Defender - Kenny Sansom (1979-88) 86 caps, 1 goal
Sansom was the ideal left-back, equally able to mark and tackle as well overlap and join in the attacking play. Played in the 1982 and 1986 World Cups while an Arsenal player, he amused team-mates in Mexico by bringing along his Mum when players were allowed to invite partners to join them in World Cup preparations.
Midfielder - David Beckham (1996- ) 63 caps, 13 goals
England's captain, he recovered from being sent off in the 1998 World Cup against Argentina to score the goal against Greece which took his side to the 2002 Finals in Korea and Japan. The world's most famous player, Beckham won six Premiership titles and the 1999 Treble with Man Utd before joining Real Madrid in the summer.
Midfielder - Bobby Charlton (1958-70) 106 caps, 49 goals
The only Englishman who was as popular worldwide as The Beatles in the 1960s. Everyone loved Bobby from his combover hairstyle to his unfeasibly hard shot. The Survived the Manchester United Munich air crash to have a glittering career, winning the World Cup and finishing with a record 49 goals for England.
Midfield - Bryan Robson (1980-91) 90 caps, 26 goals
Almost reached a hundred caps despite being injured at key times during his career. Bobby Robson believes England would have won the 1986 World Cup if his skipper hadn't injured a shoulder in the group stages. Captain Marvel led his country 65 times.
Winger - Tom Finney (1947-59) 76 caps, 30 goals
No lesser an authority than Bill Shankly regarded Finney as the best player he had ever seen. For a wide player, his goalscoring record was phenomenal. Nicknamed The Preston Plumber, he was twice voted Footballer of the Year in 1954 and 1957.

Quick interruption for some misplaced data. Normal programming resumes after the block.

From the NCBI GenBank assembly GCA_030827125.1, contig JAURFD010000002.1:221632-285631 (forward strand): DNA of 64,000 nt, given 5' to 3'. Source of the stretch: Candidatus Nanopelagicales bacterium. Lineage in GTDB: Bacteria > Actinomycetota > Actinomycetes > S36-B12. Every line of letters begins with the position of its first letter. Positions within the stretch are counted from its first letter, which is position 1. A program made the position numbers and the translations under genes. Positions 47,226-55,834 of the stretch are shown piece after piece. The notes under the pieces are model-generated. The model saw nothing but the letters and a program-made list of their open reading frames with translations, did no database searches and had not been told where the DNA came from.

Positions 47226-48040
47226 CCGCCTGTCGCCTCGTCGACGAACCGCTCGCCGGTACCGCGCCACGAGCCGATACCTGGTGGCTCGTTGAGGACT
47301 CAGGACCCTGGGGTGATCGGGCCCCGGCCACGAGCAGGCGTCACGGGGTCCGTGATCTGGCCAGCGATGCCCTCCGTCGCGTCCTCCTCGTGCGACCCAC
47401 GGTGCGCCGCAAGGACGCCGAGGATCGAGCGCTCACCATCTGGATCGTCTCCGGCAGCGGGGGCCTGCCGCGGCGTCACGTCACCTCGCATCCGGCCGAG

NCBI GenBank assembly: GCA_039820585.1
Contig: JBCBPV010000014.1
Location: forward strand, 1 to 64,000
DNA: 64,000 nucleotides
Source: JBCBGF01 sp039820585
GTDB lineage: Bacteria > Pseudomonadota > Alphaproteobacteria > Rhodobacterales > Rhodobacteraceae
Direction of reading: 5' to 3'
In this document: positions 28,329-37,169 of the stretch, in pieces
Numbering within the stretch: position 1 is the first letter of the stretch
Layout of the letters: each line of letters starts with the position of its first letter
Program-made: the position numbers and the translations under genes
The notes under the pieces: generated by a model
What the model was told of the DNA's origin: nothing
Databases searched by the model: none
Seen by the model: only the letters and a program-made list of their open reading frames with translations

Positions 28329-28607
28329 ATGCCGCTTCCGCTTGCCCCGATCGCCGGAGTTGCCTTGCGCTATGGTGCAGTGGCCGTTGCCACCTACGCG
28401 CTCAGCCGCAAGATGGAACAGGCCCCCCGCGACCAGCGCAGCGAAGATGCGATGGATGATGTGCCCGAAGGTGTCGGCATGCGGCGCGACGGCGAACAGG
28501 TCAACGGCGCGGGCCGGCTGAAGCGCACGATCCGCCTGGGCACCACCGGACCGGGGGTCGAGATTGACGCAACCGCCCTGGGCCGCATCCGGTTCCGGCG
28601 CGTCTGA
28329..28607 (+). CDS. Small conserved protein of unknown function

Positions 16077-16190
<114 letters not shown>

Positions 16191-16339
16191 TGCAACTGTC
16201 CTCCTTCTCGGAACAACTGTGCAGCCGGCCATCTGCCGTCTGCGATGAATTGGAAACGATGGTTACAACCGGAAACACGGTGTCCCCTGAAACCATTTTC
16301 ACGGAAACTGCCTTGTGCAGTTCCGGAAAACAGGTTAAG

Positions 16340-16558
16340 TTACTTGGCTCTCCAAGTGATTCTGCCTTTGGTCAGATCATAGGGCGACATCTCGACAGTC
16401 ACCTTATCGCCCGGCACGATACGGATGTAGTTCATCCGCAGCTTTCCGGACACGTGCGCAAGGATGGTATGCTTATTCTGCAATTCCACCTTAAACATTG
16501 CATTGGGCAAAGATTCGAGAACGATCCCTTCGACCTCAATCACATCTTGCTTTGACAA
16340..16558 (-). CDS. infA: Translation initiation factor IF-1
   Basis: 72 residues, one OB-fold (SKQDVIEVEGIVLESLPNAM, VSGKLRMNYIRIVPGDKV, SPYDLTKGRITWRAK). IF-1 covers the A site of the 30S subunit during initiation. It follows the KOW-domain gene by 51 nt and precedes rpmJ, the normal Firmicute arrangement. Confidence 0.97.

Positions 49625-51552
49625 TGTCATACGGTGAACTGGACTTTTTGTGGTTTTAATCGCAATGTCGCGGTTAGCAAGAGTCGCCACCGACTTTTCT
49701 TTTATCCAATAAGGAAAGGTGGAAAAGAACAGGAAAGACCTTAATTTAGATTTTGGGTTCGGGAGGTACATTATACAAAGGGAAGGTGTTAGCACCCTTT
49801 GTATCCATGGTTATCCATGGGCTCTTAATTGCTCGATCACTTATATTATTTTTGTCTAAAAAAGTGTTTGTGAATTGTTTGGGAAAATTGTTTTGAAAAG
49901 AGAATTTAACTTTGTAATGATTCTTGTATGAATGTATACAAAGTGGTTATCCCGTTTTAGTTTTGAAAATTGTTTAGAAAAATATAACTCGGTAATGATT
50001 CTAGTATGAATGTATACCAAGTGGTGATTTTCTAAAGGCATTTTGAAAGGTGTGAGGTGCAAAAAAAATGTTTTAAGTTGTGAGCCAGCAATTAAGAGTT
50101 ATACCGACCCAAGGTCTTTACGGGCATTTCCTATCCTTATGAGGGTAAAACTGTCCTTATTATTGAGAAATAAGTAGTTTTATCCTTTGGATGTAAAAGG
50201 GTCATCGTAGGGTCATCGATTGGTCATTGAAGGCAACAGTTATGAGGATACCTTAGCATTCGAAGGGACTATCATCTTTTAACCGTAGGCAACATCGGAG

Striker - Kevin Keegan (1972-82) 63 caps, 21 goals
Keegan was European player of the Year twice in the late 1970s after leaving Liverpool for Hamburg. Formed a telepathic understanding with Trevor Brooking in the England side and scored goals against Brazil, Italy and Argentina. Injury restricted him to just 20 minutes action in the 1982 World Cup.
Striker - Gary Lineker (1984-92) 80 caps, 48 goals
Younger supporters should know Lineker was once more than a TV presenter. He was the leading scorer at the 1986 World Cup, beating even Maradona, and his goals took England to the semi-finals at Italia 90. His famously cool temperament meant he was never booked in his career.
TOTAL VOTES SO FAR (after 6 nominations)
6 votes - Bobby Moore
5 - Bobby Charlton, Tom Finney, Stanley Matthews, Bryan Robson
4 - Duncan Edwards
3 - Gordon Banks, Jimmy Greaves, Peter Shilton, Billy Wright
2 - Jimmy Armfield, George Cohen, Paul Gascoigne, Johnny Haynes, Gary Lineker, Kenny Sansom, Alan Shearer, Ray Wilson
1 - David Beckham, Roger Byrne, Neil Franklin, Geoff Hurst, Kevin Keegan, Michael Owen, Stuart Pearce, Des Walker
Trevor was talking to Joe Bernstein